Most poignantly, I can now eat in front of people, I'm not embarrassed to buy food in a supermarket or order a meal in a restaurant, and I'm not ashamed to admit that whilst being back in Cheshire since graduating I've fought with an eating disorder and won so many battles.

(IMAGE SOURCED FROM www.instagram.com/boden_clothing)

Yes, I'm enormously pleased with the numbers on the scales and the measuring tape; but my favourite transformation over the last 12 months has been in my head. I feel like me again, and for the longest time I didn't think that would be possible. I now whole-heartedly believe that I can do whatever I set my mind to, and if I'm half as successful as I have been with this 'journey' (ugh) so far then I'm truly onto a winner.

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If you'd made it this far into the post then congratulations!

It's often been hard to physically see how well I've done but luckily I made sure I took cheesy "before" pictures last year, and retook them in exactly the same spot in the garden this morning. Here they are in all their awkward, nerdy t-shirt glory (completely unedited, so please excuse the shadows and lighting as a result of this bizarre heatwave!).

1st July 2014 - 30th June 2015

TOTAL WEIGHT LOSS: 5st 3.5lbs // 73.5lbs
INCHES LOST: bust - 6" // waist - 6.5" // hips - 8.5"


(IMAGE SOURCED FROM www.instagram.com)

So, what next?

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I'm not happy at the thought of relinquishing my Monday LighterLife sessions just yet so I'll be continuing with the 5:2 for now, but I'm looking for a regimented plan for the 5 non-fast days. I'm going to read Dale Pinnock's The Medicinal Chef and Amelia Freer's Eat. Nourish. Glow. for meal and lifestyle inspiration for the interim period, but I also plan to do a fair bit of research into any actual diet programmes that I could start to follow. I want to make sure I'm eating properly and healthily, as I really can't face the thought of this year being in vain! As far as exercise goes, I'm now mid-way through week 6 of the Kayla Itsines BBG and I'm loving it. I haven't missed a single work out - both her circuits and my own thrice-weekly jogs/walks - and I fully intend on finishing the whole 12 week programme. After that I may start it all over again or pursue another fitness avenue, but at this stage I'm not entirely sure. I do know, however, that I'll be doing something as I've genuinely grown to love exercising every day (who am I?!).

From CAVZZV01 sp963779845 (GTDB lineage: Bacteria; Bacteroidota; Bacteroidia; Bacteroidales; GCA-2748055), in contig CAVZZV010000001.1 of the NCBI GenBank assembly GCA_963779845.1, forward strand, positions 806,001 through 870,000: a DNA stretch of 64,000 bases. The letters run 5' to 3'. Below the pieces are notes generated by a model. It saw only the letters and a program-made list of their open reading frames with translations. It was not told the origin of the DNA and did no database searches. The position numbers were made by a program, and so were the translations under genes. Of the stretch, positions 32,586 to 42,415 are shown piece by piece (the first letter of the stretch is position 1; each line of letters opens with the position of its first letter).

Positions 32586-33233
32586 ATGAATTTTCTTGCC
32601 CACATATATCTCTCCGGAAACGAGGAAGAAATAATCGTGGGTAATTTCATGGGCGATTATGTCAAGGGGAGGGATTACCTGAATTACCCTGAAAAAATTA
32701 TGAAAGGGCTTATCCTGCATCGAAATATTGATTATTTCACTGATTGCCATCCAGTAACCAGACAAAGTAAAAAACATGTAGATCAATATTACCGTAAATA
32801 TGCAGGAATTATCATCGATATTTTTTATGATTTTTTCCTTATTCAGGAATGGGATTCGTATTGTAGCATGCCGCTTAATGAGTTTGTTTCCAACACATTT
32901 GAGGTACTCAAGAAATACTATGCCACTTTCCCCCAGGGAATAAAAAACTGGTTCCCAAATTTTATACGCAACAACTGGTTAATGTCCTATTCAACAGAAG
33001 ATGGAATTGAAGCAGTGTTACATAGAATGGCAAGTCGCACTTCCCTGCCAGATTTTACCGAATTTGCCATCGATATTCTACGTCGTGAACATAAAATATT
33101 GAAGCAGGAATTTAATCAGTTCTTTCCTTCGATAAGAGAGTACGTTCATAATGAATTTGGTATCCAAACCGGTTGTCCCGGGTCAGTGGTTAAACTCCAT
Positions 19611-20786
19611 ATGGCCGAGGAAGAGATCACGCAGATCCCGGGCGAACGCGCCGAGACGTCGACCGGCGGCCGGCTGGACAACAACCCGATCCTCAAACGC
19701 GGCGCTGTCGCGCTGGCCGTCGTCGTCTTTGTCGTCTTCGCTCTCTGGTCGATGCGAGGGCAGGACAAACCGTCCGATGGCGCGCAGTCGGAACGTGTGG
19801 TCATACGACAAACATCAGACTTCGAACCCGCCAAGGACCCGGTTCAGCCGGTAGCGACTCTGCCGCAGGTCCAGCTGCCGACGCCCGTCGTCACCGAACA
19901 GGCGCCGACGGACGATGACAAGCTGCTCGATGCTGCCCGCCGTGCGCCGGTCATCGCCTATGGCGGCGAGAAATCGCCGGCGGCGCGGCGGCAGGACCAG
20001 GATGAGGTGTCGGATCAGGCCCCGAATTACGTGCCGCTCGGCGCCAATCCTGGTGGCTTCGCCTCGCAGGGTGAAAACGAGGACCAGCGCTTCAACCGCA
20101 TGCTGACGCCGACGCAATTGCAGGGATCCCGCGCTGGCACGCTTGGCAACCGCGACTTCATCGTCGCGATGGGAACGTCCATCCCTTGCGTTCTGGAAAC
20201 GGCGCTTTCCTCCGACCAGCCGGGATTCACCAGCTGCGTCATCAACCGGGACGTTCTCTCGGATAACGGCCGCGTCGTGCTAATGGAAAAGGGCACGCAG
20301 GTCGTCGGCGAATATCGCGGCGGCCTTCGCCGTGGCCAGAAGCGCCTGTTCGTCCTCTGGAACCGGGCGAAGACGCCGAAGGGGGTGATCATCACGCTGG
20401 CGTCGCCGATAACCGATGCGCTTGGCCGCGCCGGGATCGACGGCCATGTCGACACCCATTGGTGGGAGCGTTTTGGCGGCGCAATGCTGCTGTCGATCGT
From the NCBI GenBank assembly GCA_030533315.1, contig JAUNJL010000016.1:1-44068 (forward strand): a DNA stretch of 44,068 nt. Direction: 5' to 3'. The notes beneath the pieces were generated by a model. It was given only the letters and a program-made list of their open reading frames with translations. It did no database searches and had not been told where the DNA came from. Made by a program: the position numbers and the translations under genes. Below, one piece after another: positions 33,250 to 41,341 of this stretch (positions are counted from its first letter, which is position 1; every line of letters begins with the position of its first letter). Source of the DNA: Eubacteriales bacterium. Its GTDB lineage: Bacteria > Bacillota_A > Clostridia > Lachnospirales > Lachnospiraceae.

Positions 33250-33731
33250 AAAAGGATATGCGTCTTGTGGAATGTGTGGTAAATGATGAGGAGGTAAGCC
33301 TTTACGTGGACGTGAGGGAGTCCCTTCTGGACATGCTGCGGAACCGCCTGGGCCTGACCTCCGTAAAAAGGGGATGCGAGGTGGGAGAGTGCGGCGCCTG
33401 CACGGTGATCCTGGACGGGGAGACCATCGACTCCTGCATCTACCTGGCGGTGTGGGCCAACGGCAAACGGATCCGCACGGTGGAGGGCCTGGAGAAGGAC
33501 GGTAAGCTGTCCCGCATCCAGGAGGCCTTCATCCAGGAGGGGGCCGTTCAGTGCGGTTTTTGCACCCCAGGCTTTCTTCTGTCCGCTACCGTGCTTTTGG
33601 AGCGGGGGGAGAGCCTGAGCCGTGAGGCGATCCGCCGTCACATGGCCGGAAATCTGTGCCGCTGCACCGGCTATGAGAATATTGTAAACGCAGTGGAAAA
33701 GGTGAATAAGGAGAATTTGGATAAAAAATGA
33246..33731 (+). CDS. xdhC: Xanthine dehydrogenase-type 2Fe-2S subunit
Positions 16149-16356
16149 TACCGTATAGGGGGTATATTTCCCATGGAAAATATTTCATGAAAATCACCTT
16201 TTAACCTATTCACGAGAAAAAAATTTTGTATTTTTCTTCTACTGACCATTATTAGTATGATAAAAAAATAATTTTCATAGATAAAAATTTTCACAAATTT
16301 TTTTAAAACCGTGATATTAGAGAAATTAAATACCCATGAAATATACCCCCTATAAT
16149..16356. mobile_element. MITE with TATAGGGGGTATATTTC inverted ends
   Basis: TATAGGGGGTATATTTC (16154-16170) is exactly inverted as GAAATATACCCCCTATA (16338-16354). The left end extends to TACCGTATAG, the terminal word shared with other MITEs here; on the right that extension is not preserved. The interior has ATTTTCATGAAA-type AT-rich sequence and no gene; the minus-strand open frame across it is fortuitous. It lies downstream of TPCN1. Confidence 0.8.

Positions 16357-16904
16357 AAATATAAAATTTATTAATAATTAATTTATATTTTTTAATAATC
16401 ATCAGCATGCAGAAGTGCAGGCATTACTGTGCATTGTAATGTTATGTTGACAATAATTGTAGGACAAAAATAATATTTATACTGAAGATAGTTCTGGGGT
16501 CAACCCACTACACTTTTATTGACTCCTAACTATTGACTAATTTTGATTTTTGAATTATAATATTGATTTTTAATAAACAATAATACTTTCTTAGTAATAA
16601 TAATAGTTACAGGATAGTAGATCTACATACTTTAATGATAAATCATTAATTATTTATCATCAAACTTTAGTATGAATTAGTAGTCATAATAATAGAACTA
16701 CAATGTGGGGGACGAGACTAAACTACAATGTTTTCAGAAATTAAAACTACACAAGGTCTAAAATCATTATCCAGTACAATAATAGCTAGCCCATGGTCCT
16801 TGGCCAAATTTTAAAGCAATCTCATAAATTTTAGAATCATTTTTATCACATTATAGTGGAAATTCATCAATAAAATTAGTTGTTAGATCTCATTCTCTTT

From now on, I won't be posting a running total of how much I've lost each week. I'm glad it's been a part of my last 53 posts, but my focus now isn't on a number but on how I feel and look, and I don't think having a cumulative total at the end of each post would be particularly helpful at this stage. The next phase is going to centre on toning up, gaining even more confidence and attempting to tackle my hideous new found issue of loose skin.

Thank you for reading these over the last 12 months: you've kept me on track and been kinder than I deserve with your messages, texts and emails after each post, and I appreciate it more than you can imagine.

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Phase 2: let's go!

Emma xxx